Hunt for missing genetics given million-dollar boost
The Rare Disease Genetics and Functional Genomics Research Group works to identify and understand the genetics underlying rare diseases. The Group has a particular focus on the genetics of severe and early-onset diseases, in particular neuromuscular diseases. Prior to an accurate genetic diagnosis, families and patients are in the dark. They do not know what is causing the disease, what the risk of recurrence is and what the prognosis might be.
These severe diseases often result in the child’s death before birth or in the first years of life. Those who survive have severe disabilities. For families, the anguish is beyond words. Often, there is no family history of the condition, and no known disease-causing genetic variant. It is estimated that ~50% of patients remain without a molecular diagnosis.
Making the genetic diagnosis is the turning point for these families. It provides them with answers; it provides options around family planning; it enables precision medicine. It also enables them to find their “genetic village”, others who have been similarly affected: a source of great comfort and support. It can spare families the heartache of having another affected child if they wish.
The Team receives samples from patients across Australia and overseas and works closely with clinical specialists, including neurologists, paediatricians, pathologists and geneticists. A wide range of approaches are used to identify novel disease genes and genotype-phenotype expansions including exome sequencing, whole genome sequencing, RNA-seq (including single cell and single nuclei). Functional validation of candidate variants includes RNA studies, protein studies and cell-based assays (including CRISPR-mediated gene editing). Studies in model organisms are performed via collaborations with world experts working on zebrafish and mouse models of human disease.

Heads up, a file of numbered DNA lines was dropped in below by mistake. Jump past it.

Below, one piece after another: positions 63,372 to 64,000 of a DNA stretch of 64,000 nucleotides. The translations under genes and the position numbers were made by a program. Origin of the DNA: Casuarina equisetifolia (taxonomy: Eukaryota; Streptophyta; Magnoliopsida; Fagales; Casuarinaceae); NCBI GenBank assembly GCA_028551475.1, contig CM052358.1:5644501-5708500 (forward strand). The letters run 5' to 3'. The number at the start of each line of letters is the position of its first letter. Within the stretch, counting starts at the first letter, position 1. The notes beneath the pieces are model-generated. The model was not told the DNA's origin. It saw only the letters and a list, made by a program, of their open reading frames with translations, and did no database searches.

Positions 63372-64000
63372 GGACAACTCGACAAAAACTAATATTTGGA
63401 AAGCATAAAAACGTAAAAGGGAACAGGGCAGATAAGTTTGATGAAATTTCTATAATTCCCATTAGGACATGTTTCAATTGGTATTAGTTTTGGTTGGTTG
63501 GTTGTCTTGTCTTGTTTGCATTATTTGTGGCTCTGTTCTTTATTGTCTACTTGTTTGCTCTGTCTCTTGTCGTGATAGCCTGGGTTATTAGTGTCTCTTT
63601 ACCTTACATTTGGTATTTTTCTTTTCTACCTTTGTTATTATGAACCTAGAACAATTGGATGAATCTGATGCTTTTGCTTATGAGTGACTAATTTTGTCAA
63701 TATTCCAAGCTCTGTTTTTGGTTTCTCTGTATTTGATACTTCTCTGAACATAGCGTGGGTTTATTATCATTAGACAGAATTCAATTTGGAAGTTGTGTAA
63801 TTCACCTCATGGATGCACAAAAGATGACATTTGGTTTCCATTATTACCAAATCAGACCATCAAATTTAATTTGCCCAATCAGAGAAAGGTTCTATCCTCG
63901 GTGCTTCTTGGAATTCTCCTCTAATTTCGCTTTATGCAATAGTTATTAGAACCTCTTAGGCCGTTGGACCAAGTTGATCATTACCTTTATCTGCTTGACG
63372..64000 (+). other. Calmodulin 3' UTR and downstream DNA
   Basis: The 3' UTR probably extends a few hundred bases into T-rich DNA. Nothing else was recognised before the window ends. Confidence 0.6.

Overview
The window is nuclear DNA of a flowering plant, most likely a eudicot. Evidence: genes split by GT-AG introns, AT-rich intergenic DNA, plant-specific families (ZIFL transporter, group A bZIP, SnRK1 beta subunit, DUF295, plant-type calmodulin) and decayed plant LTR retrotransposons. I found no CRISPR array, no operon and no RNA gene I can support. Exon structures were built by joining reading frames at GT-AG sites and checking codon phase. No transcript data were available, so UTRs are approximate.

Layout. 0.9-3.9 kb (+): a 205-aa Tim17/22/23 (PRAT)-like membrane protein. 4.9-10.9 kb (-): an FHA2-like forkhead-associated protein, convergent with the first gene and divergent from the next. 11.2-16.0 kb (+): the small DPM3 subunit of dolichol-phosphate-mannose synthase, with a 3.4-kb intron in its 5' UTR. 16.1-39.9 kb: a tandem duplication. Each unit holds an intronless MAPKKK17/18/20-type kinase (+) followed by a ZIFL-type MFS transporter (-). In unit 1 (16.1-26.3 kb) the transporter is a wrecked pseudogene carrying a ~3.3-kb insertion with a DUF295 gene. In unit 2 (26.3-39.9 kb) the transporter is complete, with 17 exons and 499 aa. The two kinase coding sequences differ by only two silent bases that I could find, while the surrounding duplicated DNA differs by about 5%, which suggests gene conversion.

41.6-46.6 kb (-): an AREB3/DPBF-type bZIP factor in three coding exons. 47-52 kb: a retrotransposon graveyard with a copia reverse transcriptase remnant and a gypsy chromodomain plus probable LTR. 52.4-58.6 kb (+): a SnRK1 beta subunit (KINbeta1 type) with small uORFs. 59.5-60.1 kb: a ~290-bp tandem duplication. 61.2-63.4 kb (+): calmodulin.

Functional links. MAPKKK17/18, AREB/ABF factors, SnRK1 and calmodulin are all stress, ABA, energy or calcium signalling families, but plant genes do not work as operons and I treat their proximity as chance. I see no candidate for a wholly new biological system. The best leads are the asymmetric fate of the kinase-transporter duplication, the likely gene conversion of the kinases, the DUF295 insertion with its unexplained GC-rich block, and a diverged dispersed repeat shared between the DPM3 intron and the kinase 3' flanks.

The Research Team also works incredibly collaboratively with Diagnostic Genomics at PathWest, the Australasian Referral Centre for the genetic diagnosis of neuromuscular diseases. This collaboration allows for rapid translation of research findings into diagnostic testing and synergies between diagnostics and research.